Father-to-be, Anthony Weiner, is still an expectant parent, but, alas, no longer a Member of Congress--all because he tweeted lewd and semi-lewd pictures of himself to some females following him on Twitter. Not exactly the optimal way to honor his wife, and not exactly the way one would want to get into the history books his child will someday read.
I’m saddened that his error or errors in judgement cost him his congressional seat as I don’t think tweeting anything other than highly classified national security data is anyone’s business. He should still be on the job.
What he did is between him and his wife and the groupies who follow him on Twitter along with his future child. These acts were in poor taste, but many of our greatest political leaders in this country have had less than ideal domestic lives. Does Chief Justice Roberts have to add another repeat after me to the Oath of Office for Obama’s second inaugural? “I will faithfully uphold the office of President of the United States and refrain from tweeting nude, lewd, and disgusting pictures of any part of my body to anyone but my wife.” The swearings in over on Capital Hill will also have to be tweaked in light of this new technology.
Fatherhood is a sacred role, and it begins well before the child is born. Faithfulness to the other parent is of great importance if that kind of commitment has been made, but faithfulness to the child is of paramount importance for the same reason that physical or emotional abuse of a child cannot be tolerated--namely because the child is helpless to defend herself or himself from the destructive results. An adult being abused at any level by a partner can ostensibly walk away from the abusive person; a child cannot. A child can only sit helplessly by and watch a parent turn from being a faithful parent into an unfaithful parent, who stops caring about the well-being of the child and makes anything and everything a greater priority than the child.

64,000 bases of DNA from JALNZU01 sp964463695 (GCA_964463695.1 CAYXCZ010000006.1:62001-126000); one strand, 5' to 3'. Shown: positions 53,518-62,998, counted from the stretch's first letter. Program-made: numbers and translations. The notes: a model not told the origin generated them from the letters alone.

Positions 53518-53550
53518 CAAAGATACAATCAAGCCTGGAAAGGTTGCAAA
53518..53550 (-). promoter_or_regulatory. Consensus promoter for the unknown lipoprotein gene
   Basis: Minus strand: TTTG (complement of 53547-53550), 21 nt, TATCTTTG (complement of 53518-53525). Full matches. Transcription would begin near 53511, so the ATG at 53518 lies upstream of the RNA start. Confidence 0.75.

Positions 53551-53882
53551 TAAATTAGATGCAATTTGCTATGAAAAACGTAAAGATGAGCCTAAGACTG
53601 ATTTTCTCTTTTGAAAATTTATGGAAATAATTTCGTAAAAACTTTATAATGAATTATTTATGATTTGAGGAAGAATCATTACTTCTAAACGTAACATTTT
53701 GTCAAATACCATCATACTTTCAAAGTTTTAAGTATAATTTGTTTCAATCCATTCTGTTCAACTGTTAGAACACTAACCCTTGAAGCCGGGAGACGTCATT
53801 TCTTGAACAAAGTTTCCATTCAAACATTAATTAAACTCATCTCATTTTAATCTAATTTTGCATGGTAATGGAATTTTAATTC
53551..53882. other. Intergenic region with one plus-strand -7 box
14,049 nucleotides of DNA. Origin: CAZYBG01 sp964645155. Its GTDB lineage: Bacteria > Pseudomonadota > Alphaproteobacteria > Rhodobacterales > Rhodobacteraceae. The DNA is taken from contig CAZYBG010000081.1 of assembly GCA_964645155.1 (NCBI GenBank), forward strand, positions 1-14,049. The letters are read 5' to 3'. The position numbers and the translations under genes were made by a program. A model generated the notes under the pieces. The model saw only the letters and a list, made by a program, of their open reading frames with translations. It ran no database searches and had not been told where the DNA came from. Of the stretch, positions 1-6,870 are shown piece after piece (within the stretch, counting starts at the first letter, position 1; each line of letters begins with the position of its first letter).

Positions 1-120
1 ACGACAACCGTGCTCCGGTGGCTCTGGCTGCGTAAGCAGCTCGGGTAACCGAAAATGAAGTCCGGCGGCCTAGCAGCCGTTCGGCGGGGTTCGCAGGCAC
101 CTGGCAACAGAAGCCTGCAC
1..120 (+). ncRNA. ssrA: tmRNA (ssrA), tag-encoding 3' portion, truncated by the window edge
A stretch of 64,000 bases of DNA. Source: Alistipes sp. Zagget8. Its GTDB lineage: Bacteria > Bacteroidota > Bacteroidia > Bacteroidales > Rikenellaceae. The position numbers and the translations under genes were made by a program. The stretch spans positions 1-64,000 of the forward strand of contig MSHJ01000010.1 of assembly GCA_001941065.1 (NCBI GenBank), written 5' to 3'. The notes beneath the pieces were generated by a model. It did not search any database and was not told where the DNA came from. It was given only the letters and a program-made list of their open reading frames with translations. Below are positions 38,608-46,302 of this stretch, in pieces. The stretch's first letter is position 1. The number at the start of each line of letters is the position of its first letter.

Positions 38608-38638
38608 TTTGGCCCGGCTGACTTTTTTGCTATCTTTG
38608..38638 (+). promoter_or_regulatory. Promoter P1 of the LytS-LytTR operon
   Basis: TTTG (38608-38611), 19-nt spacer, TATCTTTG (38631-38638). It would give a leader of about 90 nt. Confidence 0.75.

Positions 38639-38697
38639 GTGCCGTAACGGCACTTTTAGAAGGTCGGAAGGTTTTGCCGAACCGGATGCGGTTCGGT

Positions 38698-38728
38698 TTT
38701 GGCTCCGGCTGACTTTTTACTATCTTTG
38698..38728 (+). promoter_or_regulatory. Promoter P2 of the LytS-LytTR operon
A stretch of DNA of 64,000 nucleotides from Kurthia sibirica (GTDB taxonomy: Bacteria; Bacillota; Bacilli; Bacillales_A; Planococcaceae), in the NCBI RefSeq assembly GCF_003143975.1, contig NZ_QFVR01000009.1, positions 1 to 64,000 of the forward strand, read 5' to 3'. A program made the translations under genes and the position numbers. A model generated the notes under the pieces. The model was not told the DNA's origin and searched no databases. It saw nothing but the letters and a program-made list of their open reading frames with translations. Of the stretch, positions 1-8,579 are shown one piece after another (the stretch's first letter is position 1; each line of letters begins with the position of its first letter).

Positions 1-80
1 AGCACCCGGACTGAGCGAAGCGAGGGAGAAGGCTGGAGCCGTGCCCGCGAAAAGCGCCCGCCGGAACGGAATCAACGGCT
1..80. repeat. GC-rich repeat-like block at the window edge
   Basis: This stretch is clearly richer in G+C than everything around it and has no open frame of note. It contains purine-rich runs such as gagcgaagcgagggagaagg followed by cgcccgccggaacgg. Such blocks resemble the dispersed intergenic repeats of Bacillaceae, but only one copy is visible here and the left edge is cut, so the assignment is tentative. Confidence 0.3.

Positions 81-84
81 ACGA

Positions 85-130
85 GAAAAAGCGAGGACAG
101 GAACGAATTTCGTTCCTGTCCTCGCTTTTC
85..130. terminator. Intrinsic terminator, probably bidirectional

Most of you know the broad outline of the story of my favorite biblical father. A son asks his father for his share of what he would normally have inherited from his father’s estate upon the death of the father. Broken hearted the father grants the wish. In the parable, this father represents God. The son, the younger of the two sons the man had, represents all who would take the good gifts of God and use them selfishly and thoughtlessly, but there’s much more involved in why he does what he does.
The young man goes to a “far country.” Jesus doesn’t name it, but the great American poet, James Weldon Johnson, calls it “Babylon,” which had been one of widely known evil cities in the ancient world. “What happens in Babylon, stays in Babylon!” You know what I mean.
The young man had a grand old time as long as the money held out; when he ran out of money, he instantly became a nobody. The friends he thought he’d made were no where to be found; none of them answered their cell phones or responded to his texts.
To survive, this Jewish man had to take a job tending to a Gentile’s hogs on a hog farm. In order to do the job well, you can just live with the hogs and share their food too, his boss had told him. Mercy, mercy how lowly he had fallen, a financially comfortable Jewish man now broke and tending hogs, one of the high offenses in the Jewish mind.